How to Understand the Fed Balance Sheet

By Alex Dryden via

In brief

  • The U.S. Federal Reserve (the Fed) has called a halt to the balance sheet reduction program earlier, and at a higher terminal level, than investors first anticipated.
  • Bond purchases grew the assets of the balance sheet; however, it is liabilities that are constraining the Fed’s normalization plan.
  • Going forward, the balance sheet will likely be used as a monetary policy tool. Furthermore, growth in liabilities should increase the Fed’s balance sheet even if no further quantitative easing (QE) is adopted.

Growing the balance sheet

Before looking at the future of the Fed’s balance sheet, it may be helpful to understand how it became such a major monetary policy tool.

Prior to the 2008 financial crisis, the balance sheet was not used as a tool by the Fed, who preferred to target the fed funds rate. However, in the midst of the financial crisis, the Fed launched the first round of QE (QE1), in addition to cutting the fed funds rate, in order to unfreeze credit markets, which had become paralyzed after the collapse of Lehman Brothers. QE1 was followed by QE2 in November 2010 and QE3 in September 2012 as the Fed looked to stimulate economic growth by driving down bond yields.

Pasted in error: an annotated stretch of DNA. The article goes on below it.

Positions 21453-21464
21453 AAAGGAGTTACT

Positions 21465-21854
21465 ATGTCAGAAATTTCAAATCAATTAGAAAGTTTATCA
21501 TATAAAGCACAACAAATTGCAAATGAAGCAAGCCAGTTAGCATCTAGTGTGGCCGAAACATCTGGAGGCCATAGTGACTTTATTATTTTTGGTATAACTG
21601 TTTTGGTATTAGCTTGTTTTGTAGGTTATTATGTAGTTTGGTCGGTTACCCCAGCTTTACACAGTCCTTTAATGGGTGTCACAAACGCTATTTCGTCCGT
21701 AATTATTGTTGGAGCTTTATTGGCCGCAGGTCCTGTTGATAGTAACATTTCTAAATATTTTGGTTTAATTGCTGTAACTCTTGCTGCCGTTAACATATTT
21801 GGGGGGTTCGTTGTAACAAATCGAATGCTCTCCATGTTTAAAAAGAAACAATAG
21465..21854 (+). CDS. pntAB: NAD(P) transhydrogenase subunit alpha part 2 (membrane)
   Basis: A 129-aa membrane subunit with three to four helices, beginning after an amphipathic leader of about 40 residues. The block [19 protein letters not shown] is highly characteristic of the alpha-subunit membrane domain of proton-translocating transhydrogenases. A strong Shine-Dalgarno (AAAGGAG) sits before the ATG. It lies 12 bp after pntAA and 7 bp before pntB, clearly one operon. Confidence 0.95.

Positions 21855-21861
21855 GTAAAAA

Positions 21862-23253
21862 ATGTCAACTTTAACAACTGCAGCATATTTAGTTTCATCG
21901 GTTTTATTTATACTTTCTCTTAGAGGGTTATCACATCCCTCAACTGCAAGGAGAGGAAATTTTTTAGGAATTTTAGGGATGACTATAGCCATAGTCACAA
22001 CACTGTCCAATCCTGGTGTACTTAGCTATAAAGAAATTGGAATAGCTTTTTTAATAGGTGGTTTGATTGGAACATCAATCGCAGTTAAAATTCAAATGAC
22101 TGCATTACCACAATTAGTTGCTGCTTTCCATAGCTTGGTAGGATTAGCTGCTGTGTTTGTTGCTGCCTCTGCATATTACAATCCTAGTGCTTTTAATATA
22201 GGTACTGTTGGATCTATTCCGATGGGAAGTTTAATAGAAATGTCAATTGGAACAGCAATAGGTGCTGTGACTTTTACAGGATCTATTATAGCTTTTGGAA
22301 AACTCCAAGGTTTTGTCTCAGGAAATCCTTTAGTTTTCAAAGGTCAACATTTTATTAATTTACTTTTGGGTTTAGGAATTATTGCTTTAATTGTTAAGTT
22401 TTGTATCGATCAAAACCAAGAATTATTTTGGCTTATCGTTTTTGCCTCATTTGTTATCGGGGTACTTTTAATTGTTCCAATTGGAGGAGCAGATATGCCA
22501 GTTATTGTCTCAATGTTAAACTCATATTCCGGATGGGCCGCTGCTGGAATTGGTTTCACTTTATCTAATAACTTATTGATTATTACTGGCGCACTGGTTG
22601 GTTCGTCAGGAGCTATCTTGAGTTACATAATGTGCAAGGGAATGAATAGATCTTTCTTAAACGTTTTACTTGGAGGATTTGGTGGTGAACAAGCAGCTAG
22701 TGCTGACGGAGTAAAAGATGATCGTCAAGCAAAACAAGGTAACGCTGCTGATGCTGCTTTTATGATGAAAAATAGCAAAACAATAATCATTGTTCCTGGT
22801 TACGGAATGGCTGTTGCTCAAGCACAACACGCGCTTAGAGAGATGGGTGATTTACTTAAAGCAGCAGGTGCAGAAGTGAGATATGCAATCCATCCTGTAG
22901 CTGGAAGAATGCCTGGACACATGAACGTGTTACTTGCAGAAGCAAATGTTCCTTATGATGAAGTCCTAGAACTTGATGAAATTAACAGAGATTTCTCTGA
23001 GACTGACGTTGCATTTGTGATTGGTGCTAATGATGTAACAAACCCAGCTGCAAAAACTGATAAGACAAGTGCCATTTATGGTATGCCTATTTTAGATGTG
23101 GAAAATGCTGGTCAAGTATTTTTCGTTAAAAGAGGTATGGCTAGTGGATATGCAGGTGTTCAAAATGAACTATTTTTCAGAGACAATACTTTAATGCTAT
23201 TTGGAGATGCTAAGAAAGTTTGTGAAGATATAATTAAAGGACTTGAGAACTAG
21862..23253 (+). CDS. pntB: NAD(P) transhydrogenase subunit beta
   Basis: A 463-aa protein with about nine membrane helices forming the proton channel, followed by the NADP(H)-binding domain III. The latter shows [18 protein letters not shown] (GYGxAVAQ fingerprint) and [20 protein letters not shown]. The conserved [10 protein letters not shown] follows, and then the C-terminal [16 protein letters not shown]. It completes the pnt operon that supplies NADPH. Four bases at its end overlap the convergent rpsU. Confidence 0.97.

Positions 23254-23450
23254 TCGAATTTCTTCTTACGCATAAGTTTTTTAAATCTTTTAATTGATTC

It should be noted that Fed asset purchases benefited the federal government. Through balance sheet expansion the Fed drove down bond yields, lowering borrowing costs for the Treasury. More importantly and less discussed is that the government bonds purchased by the Fed were in effect an interest-free loan to the Treasury, as all coupon payments received by the Fed are returned to the Treasury.

Overall, from September 2008 to June 2015, the balance sheet rose from $900 billion to $4.5 trillion. The Fed then kept the balance sheet at approximately $4.5 trillion from June 2015 to October 2017 by reinvesting any maturing debt, as seen in Exhibit 1. The asset purchases turned the balance sheet into a key monetary policy tool.

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